Anyhow, the aim, blogwise, was to somehow bridge the gap between immediate personal experience (dominated as it was by nurses, heavy and often sense-befuddling medication and any number of gothic invasive clinical procedures), and the more refined space of what tends to get called by that overly-rarified portmanteau term: ‘philosophy.’ The Greeks said it better when they spoke of an ethics of living.[1] For my intention–and I am discussing here the question of authorial voice: exactly how should I sound) was to somehow eschew two prevalent excesses that seem to haunt the terrain: narcissistic triumphalism (whereby even the most minute daily affairs become historically noteworthy, say, the recent litter of my Persian cat who recently was declawed to protect the new leather lounge. Joking of course. I don’t have a cat)  and its polar twin: religiously-conceived didacticism intent on global conversion to one’s own unique and invariably insightful way of thinking. Of course, Twitterdom has more recently become the chosen domain for that while blogs have gravitated perhaps more towards the intricacies of gourmet food and mass marketing. So I was left, by dint of my own agenda I admit, dangling in the discursive space situated between, dare I say it, a pillar and a post. What delicious niche, indeed, was I to carve out for myself?

So now as we approach New Years Eve 2017 and given that there is considerable stress on all bloggers to say something significant and epochal at such a time, I had just made what I hope is not a rash decision. I shall post, for the sheer fun of it, something I wrote during the early experimental blog phase and then buried in the Drafts folder where it has, somewhat dubiously, continued to dwell.

This said, the theme of time and timelessness and time itself being pierced, not so much by time (its own considerable body as it were) , but by its own internal failure- its fatal flaw, if you will, to be really truly, real time, by which I also mean interrogatively, can there be something, or anything ever  timely–on time–of the time–really?

As the great pundit Nāgārjuna wrote in his Mūlamadhyamakakārikā:

1.If the present and the future
Depended on the past,
Then the present and the future
Would have existed in the past.

2. If the present and the future
Did not exist there
How could the present and the
Future be dependent on it?

3.Without depending on the past,
Neither of the two could be established.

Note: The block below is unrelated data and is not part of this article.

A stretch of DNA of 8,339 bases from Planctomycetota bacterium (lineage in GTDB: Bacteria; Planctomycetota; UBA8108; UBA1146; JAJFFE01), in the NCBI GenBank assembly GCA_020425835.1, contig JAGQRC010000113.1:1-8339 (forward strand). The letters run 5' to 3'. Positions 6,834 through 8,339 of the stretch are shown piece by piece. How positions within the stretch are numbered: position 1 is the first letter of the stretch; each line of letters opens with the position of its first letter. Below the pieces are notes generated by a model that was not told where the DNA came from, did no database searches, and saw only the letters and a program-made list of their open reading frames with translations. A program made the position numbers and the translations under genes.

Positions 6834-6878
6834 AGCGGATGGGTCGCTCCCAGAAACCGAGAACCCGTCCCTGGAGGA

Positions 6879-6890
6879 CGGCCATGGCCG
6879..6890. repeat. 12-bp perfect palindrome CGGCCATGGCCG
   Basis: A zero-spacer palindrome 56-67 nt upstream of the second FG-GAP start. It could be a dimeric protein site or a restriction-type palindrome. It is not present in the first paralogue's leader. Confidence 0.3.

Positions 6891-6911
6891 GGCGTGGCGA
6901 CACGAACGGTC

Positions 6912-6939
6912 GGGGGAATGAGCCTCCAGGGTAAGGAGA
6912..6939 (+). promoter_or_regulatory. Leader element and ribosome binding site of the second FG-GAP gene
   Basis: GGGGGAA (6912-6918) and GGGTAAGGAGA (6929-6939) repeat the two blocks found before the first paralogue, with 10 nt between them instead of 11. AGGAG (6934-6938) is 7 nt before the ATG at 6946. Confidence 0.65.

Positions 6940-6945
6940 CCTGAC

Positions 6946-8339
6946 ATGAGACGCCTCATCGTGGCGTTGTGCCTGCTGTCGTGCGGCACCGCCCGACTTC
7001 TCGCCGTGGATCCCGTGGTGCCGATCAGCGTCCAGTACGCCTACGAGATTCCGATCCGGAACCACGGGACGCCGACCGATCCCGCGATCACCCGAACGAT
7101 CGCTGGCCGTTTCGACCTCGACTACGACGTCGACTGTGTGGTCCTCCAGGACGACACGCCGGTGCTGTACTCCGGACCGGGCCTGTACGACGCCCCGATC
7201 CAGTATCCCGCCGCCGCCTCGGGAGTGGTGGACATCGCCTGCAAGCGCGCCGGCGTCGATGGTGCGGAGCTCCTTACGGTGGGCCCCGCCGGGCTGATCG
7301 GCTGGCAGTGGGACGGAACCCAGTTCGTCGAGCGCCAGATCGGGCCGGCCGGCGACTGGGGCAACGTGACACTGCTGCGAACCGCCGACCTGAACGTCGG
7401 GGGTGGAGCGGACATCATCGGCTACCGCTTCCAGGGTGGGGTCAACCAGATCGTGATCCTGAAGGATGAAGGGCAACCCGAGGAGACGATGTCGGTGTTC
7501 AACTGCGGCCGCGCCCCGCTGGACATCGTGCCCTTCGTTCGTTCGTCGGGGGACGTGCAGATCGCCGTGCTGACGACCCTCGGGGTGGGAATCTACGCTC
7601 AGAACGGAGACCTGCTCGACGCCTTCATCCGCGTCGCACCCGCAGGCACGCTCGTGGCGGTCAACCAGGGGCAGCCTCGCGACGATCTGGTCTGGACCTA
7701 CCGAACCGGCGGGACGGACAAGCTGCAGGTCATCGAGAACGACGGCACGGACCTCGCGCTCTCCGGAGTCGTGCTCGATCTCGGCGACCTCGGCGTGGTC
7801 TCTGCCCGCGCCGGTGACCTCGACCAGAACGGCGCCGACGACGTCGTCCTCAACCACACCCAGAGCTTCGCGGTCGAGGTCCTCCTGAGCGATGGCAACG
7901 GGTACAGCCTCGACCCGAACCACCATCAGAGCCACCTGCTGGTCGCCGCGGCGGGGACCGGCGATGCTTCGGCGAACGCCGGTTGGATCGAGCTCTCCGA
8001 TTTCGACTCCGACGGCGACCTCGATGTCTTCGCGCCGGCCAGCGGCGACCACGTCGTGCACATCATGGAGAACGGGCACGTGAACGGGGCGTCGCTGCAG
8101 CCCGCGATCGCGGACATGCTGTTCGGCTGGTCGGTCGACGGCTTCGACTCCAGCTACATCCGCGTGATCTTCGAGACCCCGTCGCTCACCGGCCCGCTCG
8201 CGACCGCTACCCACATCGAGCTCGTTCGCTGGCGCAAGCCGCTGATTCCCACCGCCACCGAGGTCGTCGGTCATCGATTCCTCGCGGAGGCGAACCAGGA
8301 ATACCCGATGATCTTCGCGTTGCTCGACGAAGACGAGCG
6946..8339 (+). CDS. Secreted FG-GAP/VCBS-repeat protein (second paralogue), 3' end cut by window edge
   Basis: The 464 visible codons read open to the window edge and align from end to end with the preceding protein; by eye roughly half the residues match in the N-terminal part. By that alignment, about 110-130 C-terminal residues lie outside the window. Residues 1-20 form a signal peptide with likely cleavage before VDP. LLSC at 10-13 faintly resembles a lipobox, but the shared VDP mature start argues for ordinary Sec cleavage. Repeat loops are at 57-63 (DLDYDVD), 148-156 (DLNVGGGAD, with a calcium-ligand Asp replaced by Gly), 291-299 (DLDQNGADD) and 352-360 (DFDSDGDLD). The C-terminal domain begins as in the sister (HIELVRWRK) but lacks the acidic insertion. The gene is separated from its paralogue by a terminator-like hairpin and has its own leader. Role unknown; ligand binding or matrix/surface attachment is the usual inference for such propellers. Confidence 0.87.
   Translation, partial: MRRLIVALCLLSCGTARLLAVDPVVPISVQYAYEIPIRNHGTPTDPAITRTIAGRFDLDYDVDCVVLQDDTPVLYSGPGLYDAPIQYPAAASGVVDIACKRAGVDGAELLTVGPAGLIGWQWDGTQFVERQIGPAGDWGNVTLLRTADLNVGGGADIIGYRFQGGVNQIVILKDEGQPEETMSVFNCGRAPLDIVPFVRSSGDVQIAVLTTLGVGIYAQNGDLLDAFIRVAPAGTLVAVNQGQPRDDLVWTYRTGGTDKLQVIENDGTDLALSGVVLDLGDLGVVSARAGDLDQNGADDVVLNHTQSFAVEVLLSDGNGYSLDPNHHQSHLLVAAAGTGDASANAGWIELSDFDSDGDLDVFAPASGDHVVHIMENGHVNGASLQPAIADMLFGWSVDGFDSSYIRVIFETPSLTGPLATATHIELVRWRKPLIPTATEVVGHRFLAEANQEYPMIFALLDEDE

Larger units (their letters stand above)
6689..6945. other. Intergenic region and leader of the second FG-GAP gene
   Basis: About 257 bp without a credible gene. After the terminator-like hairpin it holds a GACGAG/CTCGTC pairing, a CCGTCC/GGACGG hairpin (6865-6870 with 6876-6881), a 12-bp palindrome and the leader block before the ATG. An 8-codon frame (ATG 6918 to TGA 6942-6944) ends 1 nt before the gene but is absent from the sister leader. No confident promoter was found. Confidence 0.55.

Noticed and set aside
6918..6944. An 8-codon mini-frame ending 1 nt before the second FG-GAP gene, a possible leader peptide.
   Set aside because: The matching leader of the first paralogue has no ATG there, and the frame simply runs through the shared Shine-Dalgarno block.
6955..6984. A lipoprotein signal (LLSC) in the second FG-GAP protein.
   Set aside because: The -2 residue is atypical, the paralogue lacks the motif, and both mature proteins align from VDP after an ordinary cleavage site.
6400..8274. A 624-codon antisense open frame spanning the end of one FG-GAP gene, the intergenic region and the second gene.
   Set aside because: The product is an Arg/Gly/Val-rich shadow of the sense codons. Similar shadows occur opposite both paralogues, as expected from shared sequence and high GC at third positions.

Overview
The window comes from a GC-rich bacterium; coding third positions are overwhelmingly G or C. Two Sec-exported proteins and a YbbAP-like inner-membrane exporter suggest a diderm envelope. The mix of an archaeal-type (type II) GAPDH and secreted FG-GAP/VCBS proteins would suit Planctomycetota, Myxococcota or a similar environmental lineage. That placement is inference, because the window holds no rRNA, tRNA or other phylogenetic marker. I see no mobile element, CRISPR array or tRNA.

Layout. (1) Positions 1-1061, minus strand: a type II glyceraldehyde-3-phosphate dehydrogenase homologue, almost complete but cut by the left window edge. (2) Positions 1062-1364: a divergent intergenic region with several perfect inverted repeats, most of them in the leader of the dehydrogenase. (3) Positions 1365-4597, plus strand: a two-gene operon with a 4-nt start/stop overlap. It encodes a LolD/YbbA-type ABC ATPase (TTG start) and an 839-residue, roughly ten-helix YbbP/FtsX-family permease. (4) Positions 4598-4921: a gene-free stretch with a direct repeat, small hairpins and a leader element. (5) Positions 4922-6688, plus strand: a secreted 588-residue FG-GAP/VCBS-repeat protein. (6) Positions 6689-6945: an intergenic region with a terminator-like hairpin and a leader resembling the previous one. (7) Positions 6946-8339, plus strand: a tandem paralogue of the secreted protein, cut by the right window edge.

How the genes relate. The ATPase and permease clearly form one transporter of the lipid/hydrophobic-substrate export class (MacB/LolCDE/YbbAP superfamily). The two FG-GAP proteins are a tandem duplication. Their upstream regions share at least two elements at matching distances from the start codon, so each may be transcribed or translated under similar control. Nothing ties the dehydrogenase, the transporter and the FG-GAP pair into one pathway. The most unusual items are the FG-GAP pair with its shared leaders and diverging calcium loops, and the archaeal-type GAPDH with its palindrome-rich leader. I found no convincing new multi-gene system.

Therefore neither the present nor
The future could exist.[2]

The crunch: if time was not dependently arisen it could not function. If inherently-existent it would be that sheer absurdity: time that doesn’t change. One moment could not give way to another. It would be like a knee joint that never bent. As Geshe Sopa, discussing  succinctly puts it:

“Emptiness is the base or foundation of all phenomena. Everything is based on its own emptiness. If things are empty they can come and go, arise and cease, change from one state to another. In this way all kinds of things can happen. If phenomena were not empty, then these changes could not occur.” [3]

One last thing: in the title of the original post (which I have happily recycled) I was invoking Roland Barthes’s famous reflection in Camera Lucida, where he talks of the punctum, the prick that occurred when he recognized, while perusing an old family photograph of his mother, a brooch she was wearing. Immediately upon its recognition he is pierced by his own acute memory of his mother while an infant in his mother’s lap and reaching upwards to that marvelous object shimmering on her warm breast. Or more precisely, he was pierced by his own childhood self that in that act of sheer identificatory transference, occupied and displaced his adult self that was busy holding the album in his perhaps now shaking hands. In the same way, I would like to think, the knowledge that New Year’s Eve signifies and marks the cusp of a new year also punctally declares, as does that frozen dead image that is the archival photograph, that our own lives are waiting to be occupied and displaced by death. The trophy moment of inaugurating and trumpeting an always happy new year is none other than a memento mori dressed up as celebration. This is not a morbid thought. We-not time- are the morbid ones, never more so than when we cling to technology as our choice tool of chronic sentimentalisation. And clearly I am not immune. So how then might we begin to think even of cyberspace as a realm that, like photography, traffics in death? Digi-death? A swarming state in which our attention is repeatedly called-upon and then finally, theatrically (because cinematic devices and terminal display is never far away) parasitically absorbed?